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Here’s everything Donald Trump has tweeted since he became president

President Donald Trump
President Trump attends the ceremonial swearing-in of James N. Mattis as secretary of Defense at the Pentagon.
(Mandel Ngan / AFP/Getty Images)

His tweets have the power to shape international relations, send stock prices rising — or falling — and galvanize the American public.

How will Donald Trump use this platform of unfettered communication now that he’s commander in chief?

Here is everything Trump has tweeted since he was sworn in as 45th president of the United States, plus links to more coverage on each topic. We’ll be keeping it updated.

— Alex Wigglesworth

Tracking Trump's first 100 days as president: Here's what happened this week » 

Grade the president: Tell us how you think Trump did this week »

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Feb. 22

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Feb. 21

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Feb. 20

https://twitter.com/realDonaldTrump/status/833783438922629125

President Trump names Lt. Gen. H.R. McMaster as his new national security advisor, replacing Michael Flynn, who was forced to resign the week before.

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President Trump’s mysterious reference to a frightening security episode in Sweden prompted a deluge of online ridicule —  and an official request for an explanation Sunday from a Nordic country that prides itself on tranquility.

Swedish authorities reported no terror-related incident or other episode involving large-scale violence. 

The Twitter hashtags #lastnightinsweden and #swedenincident blew up online, yielding posts including an image of a cozy farmhouse set in an idyllic-looking snowscape, an array of riffs on complicated IKEA furniture-assembly instructions and an assortment of tweets pretending to darkly implicate Sweden’s perhaps best-known export, the ’70s pop sensation ABBA.


Feb. 19

https://twitter.com/realDonaldTrump/status/833435244451753984

At a Saturday campaign-style rally in Florida just four weeks into his presidency, President Trump made an odd statement in reference to countries that accepted Syrian refugees.

"We've got to keep our country safe," Trump told the crowd. "You look at what's happening in Germany. You look at what's happening last night in Sweden. Sweden! Who would believe this?"

There wasn't much happening in Sweden, though. The statement recalled advisor Kellyanne Conway's reference to a nonexistent "Bowling Green massacre." And on Twitter, Ikea jokes ensued.

The next day, deputy press secretary Sarah Huckabee Sanders said Trump was referring to a report he had seen the night before. "He was talking about rising crime and recent incidents in general," she said, "and not referring to a specific incident."

Speculation had already begun that Trump was referring to a segment that ran on Fox News the night before. Then the president confirmed that.

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Feb. 18

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At the rally in Florida, Trump continues his attack on the media, declaring before thousands of cheering supporters that “fake news” is undermining his nascent administration’s accomplishments.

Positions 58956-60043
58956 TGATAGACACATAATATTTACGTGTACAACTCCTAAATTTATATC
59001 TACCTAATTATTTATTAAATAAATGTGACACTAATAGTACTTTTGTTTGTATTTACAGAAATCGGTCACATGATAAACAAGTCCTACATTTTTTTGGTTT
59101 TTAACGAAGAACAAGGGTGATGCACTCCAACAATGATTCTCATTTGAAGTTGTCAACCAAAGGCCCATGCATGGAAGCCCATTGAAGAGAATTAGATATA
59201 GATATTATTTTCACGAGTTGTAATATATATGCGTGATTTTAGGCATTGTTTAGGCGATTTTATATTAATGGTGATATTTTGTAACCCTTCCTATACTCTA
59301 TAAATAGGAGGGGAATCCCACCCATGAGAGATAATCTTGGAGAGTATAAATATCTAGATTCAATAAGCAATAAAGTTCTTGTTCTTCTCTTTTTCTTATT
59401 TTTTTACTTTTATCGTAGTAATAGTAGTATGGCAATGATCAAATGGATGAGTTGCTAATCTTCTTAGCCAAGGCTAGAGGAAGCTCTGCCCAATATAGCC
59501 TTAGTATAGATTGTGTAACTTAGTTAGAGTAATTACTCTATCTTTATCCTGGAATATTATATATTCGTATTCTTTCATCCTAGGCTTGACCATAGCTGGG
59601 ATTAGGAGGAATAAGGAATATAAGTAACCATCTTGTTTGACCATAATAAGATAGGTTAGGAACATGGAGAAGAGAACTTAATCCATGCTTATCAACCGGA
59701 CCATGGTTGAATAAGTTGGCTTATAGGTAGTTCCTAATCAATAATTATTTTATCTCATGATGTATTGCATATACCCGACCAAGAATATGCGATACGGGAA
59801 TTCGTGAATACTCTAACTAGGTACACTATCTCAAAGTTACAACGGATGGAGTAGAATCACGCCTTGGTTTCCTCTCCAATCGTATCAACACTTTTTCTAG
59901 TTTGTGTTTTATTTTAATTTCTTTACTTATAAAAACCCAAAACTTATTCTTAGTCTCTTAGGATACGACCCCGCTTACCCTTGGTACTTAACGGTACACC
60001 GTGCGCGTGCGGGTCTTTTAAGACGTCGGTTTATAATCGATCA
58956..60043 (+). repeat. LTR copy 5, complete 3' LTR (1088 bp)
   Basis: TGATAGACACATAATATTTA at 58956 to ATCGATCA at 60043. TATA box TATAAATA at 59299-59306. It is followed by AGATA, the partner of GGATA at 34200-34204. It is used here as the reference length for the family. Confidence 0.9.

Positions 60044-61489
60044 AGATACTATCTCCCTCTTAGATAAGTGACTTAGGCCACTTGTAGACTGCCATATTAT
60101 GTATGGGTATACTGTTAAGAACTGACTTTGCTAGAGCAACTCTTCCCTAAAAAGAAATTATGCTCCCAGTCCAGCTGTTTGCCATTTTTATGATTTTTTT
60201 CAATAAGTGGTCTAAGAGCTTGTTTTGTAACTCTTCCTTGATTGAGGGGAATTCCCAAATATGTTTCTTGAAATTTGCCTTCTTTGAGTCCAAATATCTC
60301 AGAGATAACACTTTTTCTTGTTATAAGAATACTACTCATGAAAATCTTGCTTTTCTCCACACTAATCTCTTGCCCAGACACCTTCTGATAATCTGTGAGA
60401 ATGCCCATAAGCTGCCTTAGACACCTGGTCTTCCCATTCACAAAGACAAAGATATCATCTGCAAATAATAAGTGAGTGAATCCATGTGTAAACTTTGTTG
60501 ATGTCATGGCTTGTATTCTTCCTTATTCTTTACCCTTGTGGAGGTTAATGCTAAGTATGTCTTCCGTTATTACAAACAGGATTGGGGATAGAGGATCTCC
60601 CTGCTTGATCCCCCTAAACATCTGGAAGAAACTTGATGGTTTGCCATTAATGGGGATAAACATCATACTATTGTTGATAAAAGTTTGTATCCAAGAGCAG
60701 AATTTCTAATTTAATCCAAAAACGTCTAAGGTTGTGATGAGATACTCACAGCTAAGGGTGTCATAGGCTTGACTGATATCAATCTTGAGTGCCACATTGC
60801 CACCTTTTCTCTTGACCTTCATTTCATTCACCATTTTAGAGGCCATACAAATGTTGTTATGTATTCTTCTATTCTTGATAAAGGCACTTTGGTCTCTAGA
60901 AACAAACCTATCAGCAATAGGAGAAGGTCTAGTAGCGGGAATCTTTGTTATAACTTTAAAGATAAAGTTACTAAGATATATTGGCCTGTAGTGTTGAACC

Though the administration has faced setbacks, including the resignation of Trump’s national security advisor amid a deepening controversy over Russian interference in U.S. government, approval ratings that are historically low for a new president and the courts’ stalling of the temporary ban on travel to the U.S. from seven majority-Muslim nations, Trump paints a far different picture.

He says the White House is running “so smoothly” and that “a great spirit of optimism” is sweeping the country, citing recent stock market highs as his chief evidence.

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Feb. 17

https://twitter.com/realDonaldTrump/status/832742165436579840

Trump describes the rally, which will be paid for by his campaign committee, much the same way he approached his campaign events, as sold-out affairs that prove his popularity.

The return to theatrics seems destined not only to thrill his fans, but also to offer political benefit.

For both Trump and the audience, it will be visible evidence of the 46% of voters who backed the Republican for president — a number that may have dropped a bit since November but remains large and fervent.

For his opponents, it will be a reminder of his ability to harness passion in his supporters.

The downside to jumping back into campaign mode? It can substitute one kind of bubble with another — one that reinforces Trump’s instinct to play to his supporters and exclude the majority of Americans.

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This comes a day after Navy Vice Adm. Robert Harward turned down an offer to be Trump's national security advisor, reportedly citing financial and family commitments.

He would have replaced retired Gen. Michael Flynn, who resigned at Trump's request after it came to light that he misled Vice President Mike Pence about discussions he held with a Russian diplomat.

Retired Gen. Keith Kellogg, who served as an advisor for Trump’s campaign, is currently acting national security advisor.

White House officials have said that both he and retired Gen. David H. Petraeus are being considered to replace Flynn.

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https://twitter.com/realDonaldTrump/status/832730328108134402